What the title says. I was wondering if we can use excited high spin states formed by enhanced intersystem crossing for qubits? like intramolecular quartets formed by a doublet and an intersystem crossing into an excited state triplet+doublet.

In my head, we cannot use them given we can factorise the excited state into a triplet and doublet. Or am I getting this wrong?

A good reference for this is https://pubs.acs.org/doi/10.1021/jacs.1c01620

The energy level diagram for this scheme would look like as attached, I understand the diagram looks like a NV center but simply that doesnt mean its a qubit candidate: enter image description here


1 Answer 1


In principle you can, sure. If you're worried about singlet/triplet type stuff, people usually use externally applied fields to tune these things, lift degeneracies, or even create them. I could also write down a model of qubits that has triplets and singlets. But if I apply a field to that model, I once again have nice qubits to use.

Having large separations of energy scales is generally a good thing, which seems to be the case in the diagram you supplied. This only needs to hold in some basis, and for you to be able to manipulate the qubits in that basis. You can apply fields / lasers / whatever to suppress off-diagonal processes in this basis. The idea is similar to adding a Z field to an $\vec{S} \cdot \vec{S}$ Heisenberg term to split the degeneracies so you don't get singlet/triplet but instead get four two-qubit states.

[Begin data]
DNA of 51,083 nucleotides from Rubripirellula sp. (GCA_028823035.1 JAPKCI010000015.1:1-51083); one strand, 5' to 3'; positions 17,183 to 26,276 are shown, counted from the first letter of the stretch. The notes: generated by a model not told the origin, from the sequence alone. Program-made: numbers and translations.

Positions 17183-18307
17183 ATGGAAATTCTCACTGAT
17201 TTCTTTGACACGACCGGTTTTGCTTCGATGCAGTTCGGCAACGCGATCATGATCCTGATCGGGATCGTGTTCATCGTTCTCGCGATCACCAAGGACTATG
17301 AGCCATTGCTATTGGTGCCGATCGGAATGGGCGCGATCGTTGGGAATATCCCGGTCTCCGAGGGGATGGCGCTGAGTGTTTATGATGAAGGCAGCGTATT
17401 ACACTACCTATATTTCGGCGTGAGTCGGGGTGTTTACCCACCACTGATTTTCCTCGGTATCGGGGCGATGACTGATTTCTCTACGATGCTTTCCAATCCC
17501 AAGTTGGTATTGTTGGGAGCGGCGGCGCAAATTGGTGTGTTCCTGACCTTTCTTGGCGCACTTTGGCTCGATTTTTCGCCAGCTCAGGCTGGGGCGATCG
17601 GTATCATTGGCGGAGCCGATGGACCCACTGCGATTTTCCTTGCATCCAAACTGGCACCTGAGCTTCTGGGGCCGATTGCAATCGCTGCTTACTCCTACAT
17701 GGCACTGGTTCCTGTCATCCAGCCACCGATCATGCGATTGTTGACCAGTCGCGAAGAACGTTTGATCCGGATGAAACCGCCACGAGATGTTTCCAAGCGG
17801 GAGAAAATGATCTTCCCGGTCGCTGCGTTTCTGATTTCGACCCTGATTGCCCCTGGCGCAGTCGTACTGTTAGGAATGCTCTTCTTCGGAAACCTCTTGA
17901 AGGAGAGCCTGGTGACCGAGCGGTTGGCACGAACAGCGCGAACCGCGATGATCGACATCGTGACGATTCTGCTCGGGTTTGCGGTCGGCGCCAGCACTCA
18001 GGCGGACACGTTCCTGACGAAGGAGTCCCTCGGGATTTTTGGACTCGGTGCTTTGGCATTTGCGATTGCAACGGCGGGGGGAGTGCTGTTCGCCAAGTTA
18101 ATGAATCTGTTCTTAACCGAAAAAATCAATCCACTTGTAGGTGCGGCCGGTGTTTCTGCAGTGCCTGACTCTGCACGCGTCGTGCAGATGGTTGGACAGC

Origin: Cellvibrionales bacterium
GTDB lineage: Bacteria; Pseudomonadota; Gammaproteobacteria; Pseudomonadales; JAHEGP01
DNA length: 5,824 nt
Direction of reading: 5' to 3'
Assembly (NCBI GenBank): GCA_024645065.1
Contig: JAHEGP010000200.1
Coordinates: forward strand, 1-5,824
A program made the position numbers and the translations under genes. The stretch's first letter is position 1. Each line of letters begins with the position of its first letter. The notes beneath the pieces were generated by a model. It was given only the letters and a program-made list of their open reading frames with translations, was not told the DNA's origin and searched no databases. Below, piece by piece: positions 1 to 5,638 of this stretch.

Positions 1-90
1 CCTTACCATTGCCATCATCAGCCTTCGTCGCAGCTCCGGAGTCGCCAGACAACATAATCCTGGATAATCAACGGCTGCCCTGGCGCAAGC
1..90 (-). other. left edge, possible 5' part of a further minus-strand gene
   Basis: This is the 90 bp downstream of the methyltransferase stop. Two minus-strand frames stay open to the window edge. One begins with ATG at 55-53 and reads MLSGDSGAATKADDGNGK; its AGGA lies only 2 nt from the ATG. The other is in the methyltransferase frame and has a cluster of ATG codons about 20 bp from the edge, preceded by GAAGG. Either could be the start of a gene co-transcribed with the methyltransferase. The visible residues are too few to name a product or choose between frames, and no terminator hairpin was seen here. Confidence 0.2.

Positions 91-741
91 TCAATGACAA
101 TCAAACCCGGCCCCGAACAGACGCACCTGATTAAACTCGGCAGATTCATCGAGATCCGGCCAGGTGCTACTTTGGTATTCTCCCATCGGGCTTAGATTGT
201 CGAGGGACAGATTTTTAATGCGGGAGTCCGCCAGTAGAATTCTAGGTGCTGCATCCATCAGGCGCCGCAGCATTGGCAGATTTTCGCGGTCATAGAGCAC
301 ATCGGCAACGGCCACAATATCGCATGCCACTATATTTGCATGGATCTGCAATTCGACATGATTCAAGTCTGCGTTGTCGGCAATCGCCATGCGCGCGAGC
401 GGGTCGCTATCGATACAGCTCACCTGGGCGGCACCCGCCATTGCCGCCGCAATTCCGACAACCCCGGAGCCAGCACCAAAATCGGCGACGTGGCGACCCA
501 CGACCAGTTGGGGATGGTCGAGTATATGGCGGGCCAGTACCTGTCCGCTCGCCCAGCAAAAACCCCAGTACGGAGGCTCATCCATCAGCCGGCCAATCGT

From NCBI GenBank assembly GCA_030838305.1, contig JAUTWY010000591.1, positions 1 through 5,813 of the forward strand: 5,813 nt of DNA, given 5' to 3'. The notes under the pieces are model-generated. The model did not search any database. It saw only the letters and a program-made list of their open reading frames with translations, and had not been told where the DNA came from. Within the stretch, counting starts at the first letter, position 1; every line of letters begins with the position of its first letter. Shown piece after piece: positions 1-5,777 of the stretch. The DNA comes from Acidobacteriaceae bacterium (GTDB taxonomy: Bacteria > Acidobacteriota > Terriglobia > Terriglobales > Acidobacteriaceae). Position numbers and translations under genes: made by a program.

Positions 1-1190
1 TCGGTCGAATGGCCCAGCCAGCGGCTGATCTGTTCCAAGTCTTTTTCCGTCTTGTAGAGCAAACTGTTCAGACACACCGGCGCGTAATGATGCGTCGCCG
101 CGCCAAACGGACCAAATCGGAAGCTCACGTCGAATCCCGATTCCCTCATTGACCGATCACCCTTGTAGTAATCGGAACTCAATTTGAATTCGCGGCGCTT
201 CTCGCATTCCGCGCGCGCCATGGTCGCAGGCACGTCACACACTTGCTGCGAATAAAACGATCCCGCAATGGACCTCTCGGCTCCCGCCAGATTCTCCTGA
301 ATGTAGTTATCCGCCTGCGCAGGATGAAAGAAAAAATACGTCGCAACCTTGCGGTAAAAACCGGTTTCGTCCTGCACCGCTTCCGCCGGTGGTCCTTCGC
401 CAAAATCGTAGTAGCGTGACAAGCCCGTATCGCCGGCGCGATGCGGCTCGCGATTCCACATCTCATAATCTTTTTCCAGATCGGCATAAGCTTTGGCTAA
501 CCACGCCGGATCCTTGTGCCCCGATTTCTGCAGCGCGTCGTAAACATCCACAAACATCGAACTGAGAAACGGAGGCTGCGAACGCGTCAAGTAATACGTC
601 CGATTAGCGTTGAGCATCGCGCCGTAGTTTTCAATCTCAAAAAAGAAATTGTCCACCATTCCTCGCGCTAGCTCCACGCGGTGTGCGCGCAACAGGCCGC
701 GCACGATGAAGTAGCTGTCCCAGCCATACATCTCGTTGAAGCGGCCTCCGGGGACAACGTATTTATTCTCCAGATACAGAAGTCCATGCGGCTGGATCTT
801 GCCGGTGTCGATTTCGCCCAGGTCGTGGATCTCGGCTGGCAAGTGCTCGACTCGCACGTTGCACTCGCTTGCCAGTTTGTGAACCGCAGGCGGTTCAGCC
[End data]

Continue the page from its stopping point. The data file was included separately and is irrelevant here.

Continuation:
I'll also note that using excited states of atoms as qubits is quite common in the AMO setting. I think there are numerous experiments at JILA (in Boulder), e.g., that use hyperfine levels of atoms to realize multiple qubits in a manner similar to what you've drawn above. These levels are split in certain ways, and couplings to cavity (photon) modes help prevent unwanted processes as needed, or enhance those that are more desirable.

The main questions are what quantum operations you can apply to these qubits (the gate set), how long-lived they are, how robust they are to environmental errors and decoherence, whether they can be manipulated independently, whether they can be measured independently, whether they have native interactions that lead to "cross talk" between states you would otherwise identify with independent qubits, and how many of them you can realize in a single experiment.

  • $\begingroup$ This is a beautiful answer! Thank you very much for this! It really helped clear out some doubts I had. Cheers! $\endgroup$ Commented Jan 1, 2023 at 17:08
  • $\begingroup$ OK sorry for being a bit late, I was wondering what you meant when you said 'I could also write down a model of qubits that has triplets and singlets. But if I apply a field to that model, I once again have nice qubits to use.' $\endgroup$ Commented Jan 2, 2023 at 14:07
  • $\begingroup$ Oh, I just meant the Heisenberg model I wrote later on $\vec{S} \cdot \vec{S}$, which has degeneracies, while if I add a field $h Z$ to both qubits, I no longer have degeneracies, so I really see that I have 4 unique states (rather than 3 and 1), which is easier to manipulate. $\endgroup$ Commented Jan 2, 2023 at 16:25
  • $\begingroup$ This is just to explain how having triplets/singlets isn't automatically a problem since I can usually remove degeneracies / split levels. $\endgroup$ Commented Jan 2, 2023 at 16:40

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